These manly battle movies each had a sentimental part where guys just can’t help but get all choked up.
The goal of this series is to show that being “manly” and being disconnected with your emotions do not necessarily go hand-in-hand. While the approach to these articles is one of comedy and satire, the emotional core of these movies is very valid. Manly movies often times have the potential to make guys cry, for example:
Let’s be honest here, this list could go on forever. Battles by their very nature are about loss, and films about those battles milk that loss for all its worth. In this list, I’m not focusing on “war” movies because that’s a whole thing about geopolitical mumbo jumbo that I’m too bored to get into. I just want to talk about films that center around a fight, a battle, a hardship that the main character has to eventually take part in. Do they spend the entire movie preparing for that battle, or is the entire runtime devoted to the battle itself? Either way, these types of movies can get even the dude-bro-iest of dude-bros to shed a tear.
1. Fight Club
Shut up, I know I’m breaking the first rule! Twist ending aside (the butler did it) this film is all about battle. There’s the overt fight between office workers who’ve had enough of suppressing their animal instincts, and then there’s the internal battle that our main character fights throughout the plot.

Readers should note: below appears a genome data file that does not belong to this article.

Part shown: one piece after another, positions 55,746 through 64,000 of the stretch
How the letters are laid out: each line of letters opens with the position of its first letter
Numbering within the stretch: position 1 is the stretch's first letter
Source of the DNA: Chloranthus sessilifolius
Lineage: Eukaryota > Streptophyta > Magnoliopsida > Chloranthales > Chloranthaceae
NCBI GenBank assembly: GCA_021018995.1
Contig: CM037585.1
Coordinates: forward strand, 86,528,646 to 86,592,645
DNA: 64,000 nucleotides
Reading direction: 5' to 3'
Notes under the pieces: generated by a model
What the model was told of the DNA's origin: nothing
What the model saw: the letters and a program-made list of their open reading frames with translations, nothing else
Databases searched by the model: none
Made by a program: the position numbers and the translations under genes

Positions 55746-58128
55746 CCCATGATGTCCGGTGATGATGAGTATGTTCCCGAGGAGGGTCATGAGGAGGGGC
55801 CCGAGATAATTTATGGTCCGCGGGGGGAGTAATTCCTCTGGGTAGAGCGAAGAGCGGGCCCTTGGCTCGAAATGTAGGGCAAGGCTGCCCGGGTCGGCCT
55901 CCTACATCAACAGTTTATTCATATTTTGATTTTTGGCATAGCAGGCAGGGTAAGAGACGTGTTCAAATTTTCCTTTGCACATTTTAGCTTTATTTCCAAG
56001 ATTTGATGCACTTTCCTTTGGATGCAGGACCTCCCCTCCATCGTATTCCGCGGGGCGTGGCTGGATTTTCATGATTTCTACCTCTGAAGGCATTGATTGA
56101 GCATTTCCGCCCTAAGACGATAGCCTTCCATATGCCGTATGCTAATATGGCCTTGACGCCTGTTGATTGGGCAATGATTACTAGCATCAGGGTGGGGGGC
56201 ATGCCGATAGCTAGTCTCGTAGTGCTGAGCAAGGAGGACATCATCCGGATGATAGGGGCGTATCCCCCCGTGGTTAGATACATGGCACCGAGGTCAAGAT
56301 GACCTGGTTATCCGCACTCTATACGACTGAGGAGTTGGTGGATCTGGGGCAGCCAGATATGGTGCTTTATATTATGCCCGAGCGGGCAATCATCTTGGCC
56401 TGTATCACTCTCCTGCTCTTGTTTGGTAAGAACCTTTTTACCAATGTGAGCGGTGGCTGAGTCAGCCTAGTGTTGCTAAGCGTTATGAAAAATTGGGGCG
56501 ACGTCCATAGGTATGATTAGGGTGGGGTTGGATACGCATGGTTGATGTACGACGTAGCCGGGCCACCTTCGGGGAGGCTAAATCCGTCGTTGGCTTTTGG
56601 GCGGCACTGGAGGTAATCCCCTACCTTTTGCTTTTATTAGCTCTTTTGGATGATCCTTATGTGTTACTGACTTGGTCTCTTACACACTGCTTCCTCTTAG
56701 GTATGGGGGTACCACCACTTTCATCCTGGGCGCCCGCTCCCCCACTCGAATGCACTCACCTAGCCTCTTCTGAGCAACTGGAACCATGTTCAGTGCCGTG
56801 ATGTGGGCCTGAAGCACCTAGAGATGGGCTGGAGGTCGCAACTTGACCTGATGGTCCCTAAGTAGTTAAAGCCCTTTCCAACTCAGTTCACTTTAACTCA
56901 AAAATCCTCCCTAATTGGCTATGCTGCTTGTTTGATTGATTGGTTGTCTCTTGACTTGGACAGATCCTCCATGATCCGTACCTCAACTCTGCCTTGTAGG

I feel the sad part of this film is the loss of identity that Edward “Third best Hulk” Norton experiences at the end. He realizes not only that all of the actions of Brad Pitt were actually his, but has accidentally created an atmosphere where his followers will not deviate from the plans he’s set forth. Finding himself a cult leader, he realizes he’s made a mistake but his devoted followers think his requests to stop are just a test. After spending the first hour or so of the movie trying to find out who he really is and craft the life and world that he wants, Edward has no identity or power because he also crafted an enemy to take it all for himself. And when he shoots himself at the end it is false hope. Mental health doesn’t work that way, so either real life logic comes in and Brad Pitt will be back, or movie logic comes in and Edward Norton’s personality actually lost, giving up and letting Brad Pitt take over. That’s bleak.
This film should be on TV more, because it was huge at the time and I think it still holds up. You’ve got fighting lions, warriors with codes, secrets behind closed doors, and don’t forget whiny McCaesar.
Much like Kratos, this film has a warrior whose wife and son were brutally murdered. Maximus Prime (not his name) is made big boss instead of the current big boss’ son Joaquin Phoenix. Since artificial intelligence cell-phones weren’t invented yet, Joaquin has nothing to do but murder his Dad, try to murder Maximus, and crucify Maximus’ family. What gets me is that Maximus never wanted to be Caesar. Had Joaquin just not acted like a dick, Maxy probably would have supported him. As Max sees his family in the afterlife welcoming him at the end, you gotta believe he was thinking “Dude, I DIDN’T EVEN WANT THE JOB!?”